Former President Donald Trump’s indictment over alleged hush money could reportedly come as early as this week—with security barricades going up at Manhattan Criminal Court.
Over the weekend, Trump claimed that he would be arrested on Tuesday. District Attorney Alvin Bragg has not commented on a possible indictment. But, Trump’s comments highlight the possibility that he could face arrest for the first time. Trump was invited to testify before a grand jury in early March. The offer to testify, which Trump declined, is required before any indictment.
The investigation centers around cash paid to pornographic film star Stormy Daniels in 2016 before Trump’s election win. Daniels says she had an affair with Trump; Trump denies this.
As part of Bragg’s investigation, Trump could face charges for falsifying business records when he allegedly reimbursed his then-personal attorney Michael Cohen for paying off Daniels. The hush-money deal, allegedly crafted weeks before his presidential win, could also put Trump in jeopardy of violating campaign finance laws. Democrats worry that it may be a weak case against Trump, compared to other investigations into the former president. Political commentators are wondering whether an indictment could help Trump’s 2024 campaign if he can successfully paint the case as a political witch hunt.
Read More: What Trump Has Said About Stormy Daniels
The prospect of Trump’s arrest—the first in history for a former president—raises questions about the process Trump would be subject to during his arrest and trial—including whether any extraordinary measures would be taken given his unique status. “This is not just high profile. This was the President of the United States. There’s been nobody like him to walk those halls,” Jeremy Saland, defense attorney and former Manhattan Assistant District Attorney, says.
TIME spoke with legal experts about each step of the process, and how Trump’s indictment might proceed differently from run-of-the-mill white-collar crime cases.
The charges Trump would likely face are for white-collar crimes regarding financial dealings, and given their non-violent nature, defendants in such cases typically “self-surrender,” skipping public perp walks.
Shanlon Wu, a white-collar defense attorney and former federal prosecutor, tells TIME that defense councils typically receive notice when their white-collar clients are being indicted. “You would make an appointment basically, to bring your client in to be booked and fingerprinted,” Wu says.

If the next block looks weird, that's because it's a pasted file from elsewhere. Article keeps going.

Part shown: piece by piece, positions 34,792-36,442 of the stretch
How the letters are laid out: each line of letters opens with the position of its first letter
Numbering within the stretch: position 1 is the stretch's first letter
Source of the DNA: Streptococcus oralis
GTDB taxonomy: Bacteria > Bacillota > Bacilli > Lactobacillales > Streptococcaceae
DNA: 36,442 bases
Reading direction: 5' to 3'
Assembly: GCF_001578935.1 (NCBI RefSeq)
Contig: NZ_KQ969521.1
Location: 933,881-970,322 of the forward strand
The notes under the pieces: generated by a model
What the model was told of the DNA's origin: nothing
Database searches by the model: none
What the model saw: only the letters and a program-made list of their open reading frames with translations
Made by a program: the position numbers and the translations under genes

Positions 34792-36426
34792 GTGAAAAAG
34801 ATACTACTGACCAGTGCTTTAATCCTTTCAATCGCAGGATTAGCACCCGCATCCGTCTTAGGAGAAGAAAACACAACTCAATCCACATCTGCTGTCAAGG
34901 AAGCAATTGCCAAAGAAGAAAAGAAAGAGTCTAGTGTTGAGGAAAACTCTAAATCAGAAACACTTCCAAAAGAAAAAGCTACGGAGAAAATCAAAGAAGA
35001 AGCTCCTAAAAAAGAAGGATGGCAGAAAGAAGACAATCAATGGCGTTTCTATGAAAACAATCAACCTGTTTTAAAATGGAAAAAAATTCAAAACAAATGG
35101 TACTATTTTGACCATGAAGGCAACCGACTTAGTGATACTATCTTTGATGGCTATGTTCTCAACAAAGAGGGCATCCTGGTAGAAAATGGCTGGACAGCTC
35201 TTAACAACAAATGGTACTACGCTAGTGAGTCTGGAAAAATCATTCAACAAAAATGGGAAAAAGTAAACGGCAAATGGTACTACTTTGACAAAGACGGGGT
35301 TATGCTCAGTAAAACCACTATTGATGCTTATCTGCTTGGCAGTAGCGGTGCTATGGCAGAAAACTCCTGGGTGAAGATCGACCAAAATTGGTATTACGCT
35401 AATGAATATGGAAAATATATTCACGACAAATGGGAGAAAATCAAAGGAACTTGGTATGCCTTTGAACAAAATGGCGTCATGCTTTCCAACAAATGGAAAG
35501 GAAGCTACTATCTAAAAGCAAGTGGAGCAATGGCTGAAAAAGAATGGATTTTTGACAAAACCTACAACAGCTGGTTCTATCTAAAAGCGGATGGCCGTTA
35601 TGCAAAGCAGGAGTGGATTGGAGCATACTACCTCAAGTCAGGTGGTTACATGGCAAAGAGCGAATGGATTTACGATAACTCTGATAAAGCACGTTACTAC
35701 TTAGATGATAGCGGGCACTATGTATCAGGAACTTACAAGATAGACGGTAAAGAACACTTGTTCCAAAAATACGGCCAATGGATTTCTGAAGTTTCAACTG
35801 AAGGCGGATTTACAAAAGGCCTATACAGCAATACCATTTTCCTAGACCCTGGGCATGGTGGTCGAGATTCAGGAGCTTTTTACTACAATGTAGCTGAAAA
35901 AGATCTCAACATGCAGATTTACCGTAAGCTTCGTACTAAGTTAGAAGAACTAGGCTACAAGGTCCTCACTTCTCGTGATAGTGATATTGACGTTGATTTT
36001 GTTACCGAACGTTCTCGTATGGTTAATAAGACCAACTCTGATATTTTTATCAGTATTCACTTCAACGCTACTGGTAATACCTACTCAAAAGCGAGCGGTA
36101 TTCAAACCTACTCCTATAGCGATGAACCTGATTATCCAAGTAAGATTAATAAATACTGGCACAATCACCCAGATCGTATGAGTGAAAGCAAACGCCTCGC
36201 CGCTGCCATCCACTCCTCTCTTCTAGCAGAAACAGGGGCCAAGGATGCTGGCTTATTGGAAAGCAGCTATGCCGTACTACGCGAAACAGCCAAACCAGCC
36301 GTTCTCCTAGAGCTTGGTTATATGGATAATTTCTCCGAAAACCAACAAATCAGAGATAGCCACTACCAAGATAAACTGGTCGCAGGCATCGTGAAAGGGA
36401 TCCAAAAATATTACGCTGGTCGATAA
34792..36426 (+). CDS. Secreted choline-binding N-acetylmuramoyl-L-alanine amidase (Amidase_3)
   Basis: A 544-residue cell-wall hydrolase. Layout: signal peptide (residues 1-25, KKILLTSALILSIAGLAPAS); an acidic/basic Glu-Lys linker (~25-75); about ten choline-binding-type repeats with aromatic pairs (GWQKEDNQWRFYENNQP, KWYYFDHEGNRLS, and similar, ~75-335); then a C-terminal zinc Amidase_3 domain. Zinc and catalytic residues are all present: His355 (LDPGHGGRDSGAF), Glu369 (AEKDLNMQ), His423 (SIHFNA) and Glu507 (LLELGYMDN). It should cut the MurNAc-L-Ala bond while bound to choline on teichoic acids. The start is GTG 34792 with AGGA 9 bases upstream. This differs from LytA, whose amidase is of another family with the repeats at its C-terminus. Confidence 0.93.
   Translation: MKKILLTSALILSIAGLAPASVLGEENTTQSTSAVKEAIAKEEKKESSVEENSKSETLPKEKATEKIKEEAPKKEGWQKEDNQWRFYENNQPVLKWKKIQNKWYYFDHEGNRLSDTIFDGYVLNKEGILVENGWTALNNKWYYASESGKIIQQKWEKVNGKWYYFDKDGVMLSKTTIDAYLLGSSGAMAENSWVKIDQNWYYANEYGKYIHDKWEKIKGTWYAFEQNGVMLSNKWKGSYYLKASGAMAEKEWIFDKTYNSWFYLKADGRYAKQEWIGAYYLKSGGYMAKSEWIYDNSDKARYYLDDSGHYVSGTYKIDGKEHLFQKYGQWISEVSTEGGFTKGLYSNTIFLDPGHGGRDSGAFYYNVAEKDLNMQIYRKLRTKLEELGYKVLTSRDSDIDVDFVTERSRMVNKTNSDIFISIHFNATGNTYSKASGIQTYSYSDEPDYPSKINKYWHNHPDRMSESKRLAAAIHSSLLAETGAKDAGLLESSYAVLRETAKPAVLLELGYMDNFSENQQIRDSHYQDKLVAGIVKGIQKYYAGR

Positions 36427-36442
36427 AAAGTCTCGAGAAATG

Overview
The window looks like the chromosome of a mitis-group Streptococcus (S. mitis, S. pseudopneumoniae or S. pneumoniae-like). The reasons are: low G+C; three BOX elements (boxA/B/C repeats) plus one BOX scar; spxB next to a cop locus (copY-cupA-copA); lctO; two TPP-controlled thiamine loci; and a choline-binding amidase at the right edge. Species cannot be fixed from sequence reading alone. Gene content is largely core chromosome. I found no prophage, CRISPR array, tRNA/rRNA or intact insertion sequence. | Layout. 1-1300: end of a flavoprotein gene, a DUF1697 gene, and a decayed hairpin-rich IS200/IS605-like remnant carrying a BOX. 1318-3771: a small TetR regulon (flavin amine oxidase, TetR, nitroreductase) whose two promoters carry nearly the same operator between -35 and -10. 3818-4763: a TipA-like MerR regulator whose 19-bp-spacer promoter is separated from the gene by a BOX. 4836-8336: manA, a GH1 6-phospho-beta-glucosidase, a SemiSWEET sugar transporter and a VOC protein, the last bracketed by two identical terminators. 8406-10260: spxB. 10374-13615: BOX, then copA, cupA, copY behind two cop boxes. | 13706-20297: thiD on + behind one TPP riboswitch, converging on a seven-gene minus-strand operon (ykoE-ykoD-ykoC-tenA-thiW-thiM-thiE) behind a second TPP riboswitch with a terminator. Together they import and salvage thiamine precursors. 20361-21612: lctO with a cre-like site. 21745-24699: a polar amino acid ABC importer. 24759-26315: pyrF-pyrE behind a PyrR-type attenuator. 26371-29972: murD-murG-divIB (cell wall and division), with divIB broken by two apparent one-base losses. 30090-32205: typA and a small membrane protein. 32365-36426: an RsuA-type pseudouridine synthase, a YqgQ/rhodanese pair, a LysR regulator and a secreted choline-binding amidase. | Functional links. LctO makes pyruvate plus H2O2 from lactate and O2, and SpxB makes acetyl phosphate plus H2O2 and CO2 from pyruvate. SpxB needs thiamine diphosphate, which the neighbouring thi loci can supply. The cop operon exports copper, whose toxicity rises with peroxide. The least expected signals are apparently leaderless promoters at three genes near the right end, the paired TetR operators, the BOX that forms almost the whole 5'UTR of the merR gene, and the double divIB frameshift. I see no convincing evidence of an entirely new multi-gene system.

Wu adds that Trump’s lawyers may even seek some special arrangements, given he’s a former president, to avoid walking through the front entrance of the courthouse or police station in an attempt to be more discreet. On Friday, Trump’s attorney said that if indicted, Trump would not resist arrest and that they would follow normal procedures. “There won’t be a standoff at Mar-a-Lago with Secret Service and the Manhattan DA’s office,” Joe Tacopina told the New York Daily News.
But some speculate that if indicted Trump may take a completely different approach, facing the arrest publicly and choosing to send a message of political victimization to his supporters. “He sort of embraces the angst, divisiveness and excitement,” Saland says.
Salad says he thinks that when Trump began talking about the potential indictment, he was trying to get ahead of the scandal and send a message that, “I’m gonna show up in court, and I’m gonna face this head on, because there’s a conspiracy against me.”
Although Trump’s legal team could probably arrange for a discreet processing appointment, they have the choice to go through his arrest, booking and processing publicly if they think it may benefit his image.
“I would fully expect that he’s not going to slink away, he’s not going to hide and be discreet. He’s going to own it. and he’s going to turn it around and use it as a sword and a shield; ‘Yes, I have been arrested. Yes, I have been indicted by a grand jury. Yes. Prosecutors are unethical. Yes, this is a witch hunt,’” Saland says. “Something to that effect.”